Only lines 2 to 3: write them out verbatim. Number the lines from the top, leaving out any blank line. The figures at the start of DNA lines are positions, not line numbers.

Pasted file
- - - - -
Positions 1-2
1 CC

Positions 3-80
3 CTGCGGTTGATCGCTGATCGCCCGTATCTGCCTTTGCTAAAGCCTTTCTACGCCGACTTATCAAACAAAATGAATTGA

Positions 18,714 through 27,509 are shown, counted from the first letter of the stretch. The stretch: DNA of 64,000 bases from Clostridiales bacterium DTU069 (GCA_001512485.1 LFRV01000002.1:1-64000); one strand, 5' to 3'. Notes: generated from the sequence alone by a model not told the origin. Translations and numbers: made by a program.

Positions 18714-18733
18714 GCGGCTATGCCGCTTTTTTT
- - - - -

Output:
1 CC

Positions 3-80